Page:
We cannot verify your location
Browse Book and Journal Content on Project MUSE
Blacks and Gypsies in Nazi Germany: the Limits of the 'Racial State'
In lieu of an abstract, here is a brief excerpt of the content:

Blacks and Gypsies in Nazi Germany:
the Limits of the 'Racial State'

What distinguishes National Socialism from other twentieth-century dictatorships is the systematic mass murder prosecuted against the Jews of Europe and rationalized in terms of 'race'. As Tim Mason was acutely aware, this poses a particular challenge to historical understanding: On the one hand, the fact of the genocide, its human and material costs and its moral weight demand our sustained attention and an explanation adequate to its ethical and quantitative dimensions. On the other hand, it eludes explanation in terms of any materialist account of system dynamics, or any general account of Nazism that is about anything except race. For those identified as 'racial enemies', class position offered no protection against persecution in peacetime, and the expenditure of resources on genocide in wartime was if anything counterproductive to national survival.

Since the 1980s historians have responded to this challenge by exploring in detail the ways that practices which Nazism instituted in the name of race built on or exceeded the forms of discipline and exclusion characteristic of 'normal' class societies. In the last twenty years the term 'racial state' has become a shorthand for the sense that there is some kind of coherence in what we now see as a multitude of histories of internment, labour exploitation, sterilization and murder-or-letting-die, such that systematic killing emerged out of a continuum of institutional dehumanization.1 There is authority for this in the intentions of Nazi policy-makers and the practice of legal, medical and social welfare agencies. The inherent unity of 'racial and eugenic policy', of policy towards those of 'alien blood' (Fremdblütige), like Jews, Blacks and Gypsies,2 on the one hand and those who were of 'German blood' (Deutschblütige) but genetically damaged or incorrigibly deviant on the other, was axiomatic for Hitler. The creation of a legislative framework that would realize this unity by preventing the birth of undesirables (through a radical reform of the institutions and principles of the public health system that promoted both positive and negative eugenic measures) and by enabling the exclusion of those already present (through changes to the laws governing citizenship, civil rights and civic status) was one of the earliest projects of the regime. The Nuremberg Laws of 1935, [End Page 161] the first comprehensive measures against the Jews, characteristically addressed both the biological and the civic imperatives: Jews were excluded from citizenship and marriages and sexual relations between Jews and 'those of German or related blood' were banned.3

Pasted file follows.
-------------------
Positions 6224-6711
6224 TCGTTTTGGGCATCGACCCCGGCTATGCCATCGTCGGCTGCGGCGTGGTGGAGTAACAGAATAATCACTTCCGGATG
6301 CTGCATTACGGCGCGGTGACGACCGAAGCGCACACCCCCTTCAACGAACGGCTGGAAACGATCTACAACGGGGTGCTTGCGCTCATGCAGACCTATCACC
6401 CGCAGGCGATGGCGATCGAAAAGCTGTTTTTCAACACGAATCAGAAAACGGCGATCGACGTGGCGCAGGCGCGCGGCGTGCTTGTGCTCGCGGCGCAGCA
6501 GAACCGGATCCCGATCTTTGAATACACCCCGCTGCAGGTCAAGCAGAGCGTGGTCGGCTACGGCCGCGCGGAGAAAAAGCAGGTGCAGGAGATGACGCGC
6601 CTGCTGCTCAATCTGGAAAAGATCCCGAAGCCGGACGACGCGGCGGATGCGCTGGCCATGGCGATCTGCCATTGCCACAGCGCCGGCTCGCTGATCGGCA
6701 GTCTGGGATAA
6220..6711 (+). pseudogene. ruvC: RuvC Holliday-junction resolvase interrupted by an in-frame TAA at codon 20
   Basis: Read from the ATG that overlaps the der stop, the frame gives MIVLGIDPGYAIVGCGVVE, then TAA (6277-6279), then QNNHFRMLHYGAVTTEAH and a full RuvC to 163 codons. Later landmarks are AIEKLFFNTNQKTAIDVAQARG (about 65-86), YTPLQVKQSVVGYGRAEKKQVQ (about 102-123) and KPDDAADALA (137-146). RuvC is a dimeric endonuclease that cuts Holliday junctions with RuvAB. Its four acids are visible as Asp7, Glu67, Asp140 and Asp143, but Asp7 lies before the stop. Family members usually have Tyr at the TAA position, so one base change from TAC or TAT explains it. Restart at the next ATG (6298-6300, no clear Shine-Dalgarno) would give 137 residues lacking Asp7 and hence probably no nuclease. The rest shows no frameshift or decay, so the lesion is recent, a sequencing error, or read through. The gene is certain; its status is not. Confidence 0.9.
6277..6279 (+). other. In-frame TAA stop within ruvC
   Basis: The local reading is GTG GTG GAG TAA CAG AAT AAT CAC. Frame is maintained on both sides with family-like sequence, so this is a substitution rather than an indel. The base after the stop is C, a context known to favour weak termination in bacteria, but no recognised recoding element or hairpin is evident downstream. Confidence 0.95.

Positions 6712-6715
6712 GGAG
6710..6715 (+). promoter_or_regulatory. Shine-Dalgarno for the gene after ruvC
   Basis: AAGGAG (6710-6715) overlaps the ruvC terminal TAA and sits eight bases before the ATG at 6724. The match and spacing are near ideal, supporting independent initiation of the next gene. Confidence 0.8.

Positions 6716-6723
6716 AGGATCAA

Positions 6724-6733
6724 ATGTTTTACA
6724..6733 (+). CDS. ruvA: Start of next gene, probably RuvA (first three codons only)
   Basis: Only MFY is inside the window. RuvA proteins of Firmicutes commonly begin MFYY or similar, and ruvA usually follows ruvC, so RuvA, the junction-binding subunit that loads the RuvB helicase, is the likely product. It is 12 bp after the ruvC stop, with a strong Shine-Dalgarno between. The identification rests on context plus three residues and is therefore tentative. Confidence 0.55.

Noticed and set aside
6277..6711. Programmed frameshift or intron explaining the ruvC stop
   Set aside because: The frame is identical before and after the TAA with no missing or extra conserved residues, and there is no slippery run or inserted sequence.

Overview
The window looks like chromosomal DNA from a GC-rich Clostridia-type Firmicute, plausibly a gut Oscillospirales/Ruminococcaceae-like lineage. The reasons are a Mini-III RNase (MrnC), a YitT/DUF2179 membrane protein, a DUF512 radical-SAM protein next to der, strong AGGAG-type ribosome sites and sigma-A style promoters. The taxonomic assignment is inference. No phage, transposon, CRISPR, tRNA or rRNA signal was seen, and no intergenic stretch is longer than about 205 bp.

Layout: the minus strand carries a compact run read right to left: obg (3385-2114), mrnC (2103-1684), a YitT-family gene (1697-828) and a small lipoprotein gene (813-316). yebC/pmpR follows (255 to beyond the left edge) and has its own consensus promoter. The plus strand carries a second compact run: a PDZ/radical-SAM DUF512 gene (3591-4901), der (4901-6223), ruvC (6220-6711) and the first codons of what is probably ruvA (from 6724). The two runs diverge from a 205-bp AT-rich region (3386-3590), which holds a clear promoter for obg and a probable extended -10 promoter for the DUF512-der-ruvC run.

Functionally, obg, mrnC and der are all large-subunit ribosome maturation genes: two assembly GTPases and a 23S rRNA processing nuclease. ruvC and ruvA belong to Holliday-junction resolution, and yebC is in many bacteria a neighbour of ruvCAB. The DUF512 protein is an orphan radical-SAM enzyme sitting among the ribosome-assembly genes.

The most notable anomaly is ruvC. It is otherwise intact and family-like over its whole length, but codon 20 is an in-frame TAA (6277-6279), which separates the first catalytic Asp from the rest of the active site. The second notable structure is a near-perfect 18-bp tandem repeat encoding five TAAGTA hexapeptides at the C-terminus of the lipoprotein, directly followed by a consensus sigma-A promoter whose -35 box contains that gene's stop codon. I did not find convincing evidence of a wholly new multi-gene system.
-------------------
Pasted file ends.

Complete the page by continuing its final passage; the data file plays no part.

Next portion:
In adopting the vision of the 'racial state', however, historians have tended to picture as a fait accompli something that was never more than a work in progress. Close attention to the ways in which exclusionary and genocidal practices were devised, applied and experienced in everyday life throws up substantial evidence of incoherence. National Socialism aimed to subsume all forms of difference into a unitary hierarchy of race. This meant removing race from the realm of the experiential and interactive in which actual relations among social groups were constituted and breaking its intuitive association with perceptible difference. The 'desirable' as well as the 'undesirable', insiders and outsiders alike, might be called upon at any time to demonstrate their blood-line and thereby to make their 'race' legible, or to submit to being tested for invisible evidence of their genetic qualifications. The logic of the notion of deutschblütig (or its pseudo-historical equivalent Aryan) was thus to overturn structures of assumption about self and other that are characteristic of ordinary race-stratified societies. Accordingly, everyday constructions of alterity posed a challenge to the Nazi racial project. In the case of Blacks and Gypsies, recognizable as 'other' through their appearance, dress and habits of life, Nazi policies encountered pre-existing structures of expectation and prejudice, each with its own history. The traces of those histories continued to be apparent in the behaviour of both the raced objects of policy and those who made and enforced it.

What I want to do here is consider what happens if we follow those traces and pay attention to their consequences. One reason for the tenacity of...